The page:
Kids getting phones at ever earlier ages
Parents can set rules to help teens and preteens use mobile devices responsibly.
This post comes from Michelle V. Rafter of MSN Money.
Debbie Dick didn’t get her three children cellphones until they were old enough to drive. “They simply did not need one,” she says.
Laurie Furlong gave her kids cellphones when they were preteens because the family had ditched a land line phone and she and her husband’s work schedules “were so crazy,” she says. “We did not want them home alone without a way to contact them.”
Mary Jo Stepps Campbell didn’t intend to get her son a phone until high school, but changed her mind after he was diagnosed with Type I diabetes. Instead, he got a phone at 11, entering sixth grade. “We needed the peace of mind,” she says.
Whether for safety reasons, medical issues or just because, families are giving kids phones at younger and younger ages.
Parenting experts, school administrators and wireless companies urge families to use contracts, house rules or usage controls to make sure kids use phones responsibly regardless of age. Such guidelines can counteract bad behaviors like sexting and cyberbullying that can take place on apps popular with teens and tweens including Facebook, Instagram and SnapChat.
Nearly six in 10 parents with tweens bought cellphones for their young children, according to a July 2012 National Consumers League survey. The number ranges from 62% in families with household incomes of more than $100,000 a year to 41% for families making less than $50,000 a year.
In Massachusetts, 18% to 20% of children had a cellphone by the third grade, according to a 2011 study from Bridgewater State University. The number of kids with cellphones grew to 39% by fifth grade, according to the study.
And increasingly kids are getting smartphones.
Smartphone use among teenagers is growing faster than any other segment of the population, according to Nielsen’s latest poll of the U.S. mobile market. As of July 2012, 58% of the country’s 13- to 17-year-olds who use a cellphone own a smartphone, compared with 36% the previous year, according to the poll.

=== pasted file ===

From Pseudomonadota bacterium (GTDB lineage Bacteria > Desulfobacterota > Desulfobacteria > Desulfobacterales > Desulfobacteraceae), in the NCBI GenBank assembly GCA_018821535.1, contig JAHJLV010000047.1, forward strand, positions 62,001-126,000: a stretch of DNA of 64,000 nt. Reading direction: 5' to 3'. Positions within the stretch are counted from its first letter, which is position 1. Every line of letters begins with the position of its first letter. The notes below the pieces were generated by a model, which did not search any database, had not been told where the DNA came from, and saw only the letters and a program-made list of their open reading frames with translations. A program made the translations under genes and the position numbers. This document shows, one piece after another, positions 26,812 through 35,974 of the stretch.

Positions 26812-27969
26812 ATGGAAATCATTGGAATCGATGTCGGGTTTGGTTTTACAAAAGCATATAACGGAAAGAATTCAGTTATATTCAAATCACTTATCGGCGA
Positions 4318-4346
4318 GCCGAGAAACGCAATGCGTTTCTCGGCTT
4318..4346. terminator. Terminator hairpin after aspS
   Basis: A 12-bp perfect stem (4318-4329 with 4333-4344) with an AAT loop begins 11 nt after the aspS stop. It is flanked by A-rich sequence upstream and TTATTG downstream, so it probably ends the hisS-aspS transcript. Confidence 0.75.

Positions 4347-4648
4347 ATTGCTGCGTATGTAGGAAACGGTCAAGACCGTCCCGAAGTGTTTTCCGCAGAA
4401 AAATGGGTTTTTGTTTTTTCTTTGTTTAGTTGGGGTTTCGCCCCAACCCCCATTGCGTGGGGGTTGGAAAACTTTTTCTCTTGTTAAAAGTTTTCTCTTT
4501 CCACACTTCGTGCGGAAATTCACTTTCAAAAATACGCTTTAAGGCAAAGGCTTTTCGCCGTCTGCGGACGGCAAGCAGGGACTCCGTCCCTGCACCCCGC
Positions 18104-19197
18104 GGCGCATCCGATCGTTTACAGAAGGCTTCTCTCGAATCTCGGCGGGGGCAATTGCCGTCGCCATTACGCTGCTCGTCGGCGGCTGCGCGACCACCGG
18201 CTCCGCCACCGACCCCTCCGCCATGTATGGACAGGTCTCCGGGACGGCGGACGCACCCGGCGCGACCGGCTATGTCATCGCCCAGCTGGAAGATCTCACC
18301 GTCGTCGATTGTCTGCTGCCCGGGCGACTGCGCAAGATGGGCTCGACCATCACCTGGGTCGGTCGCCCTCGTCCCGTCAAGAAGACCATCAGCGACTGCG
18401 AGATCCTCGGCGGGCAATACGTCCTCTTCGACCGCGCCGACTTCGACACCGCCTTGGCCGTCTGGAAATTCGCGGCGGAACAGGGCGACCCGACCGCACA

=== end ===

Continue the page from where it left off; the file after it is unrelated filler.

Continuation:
A separate AT&T survey found that 34% of 8- to 17-year-olds with phones owned a smartphone.
Experts suggest giving cellphones with lots of strings attached. One parent who followed that advice to great acclaim is Janell Burley Hofmann. Over the holidays, an 18-point iPhone contract that the Cape Cod writer and community activist posted online when she gave her 13-year-old son Gregory a phone went viral, gaining more than 32,000 Facebook "likes."
In the contract, Burley Hofmann admonishes him to turn off his phone in public, answer it when it rings, look up every once in a while to enjoy the scenery, and never, ever send sexts.
"Do not send or receive pictures of your private parts or anyone else's private parts," she writes."“Don’t laugh. Someday you will be tempted to do this despite your high intelligence. It is risky and could ruin your teenage/college/adult life."
Here’s other advice from parenting experts and wireless providers on how families should approach giving kids phones:
1. Delay as long as possible. “We like the age of 14-ish,” Ruthie Matinko-Wald, an associate at Portland, Ore., parenting education agency Family Empowerment Network, shared in a recent school presentation in the city
2. Start with a plain vanilla feature phone. Agreeing to give your kid a phone doesn’t automatically mean you're agreeing to give them access to texting, the Internet, SnapChat et al. "Smartphones are the No. 1 risk factor for opening them up to cyberbullying, and for boys for pornography," Matinko-Wald says.
3. Have a contract. Burley Hofmann’s contract stipulated that she and her husband would always know the password to their son’s phone, would keep it at home during the school day, and would take it away if he messed up. "We will sit down and talk about it," she writes. "We will start over again. You & I, we are always learning. I am on your team. We are in this together." The Family Online Safety Institute offers a sample online safety contract that can be adapted to cellphone use.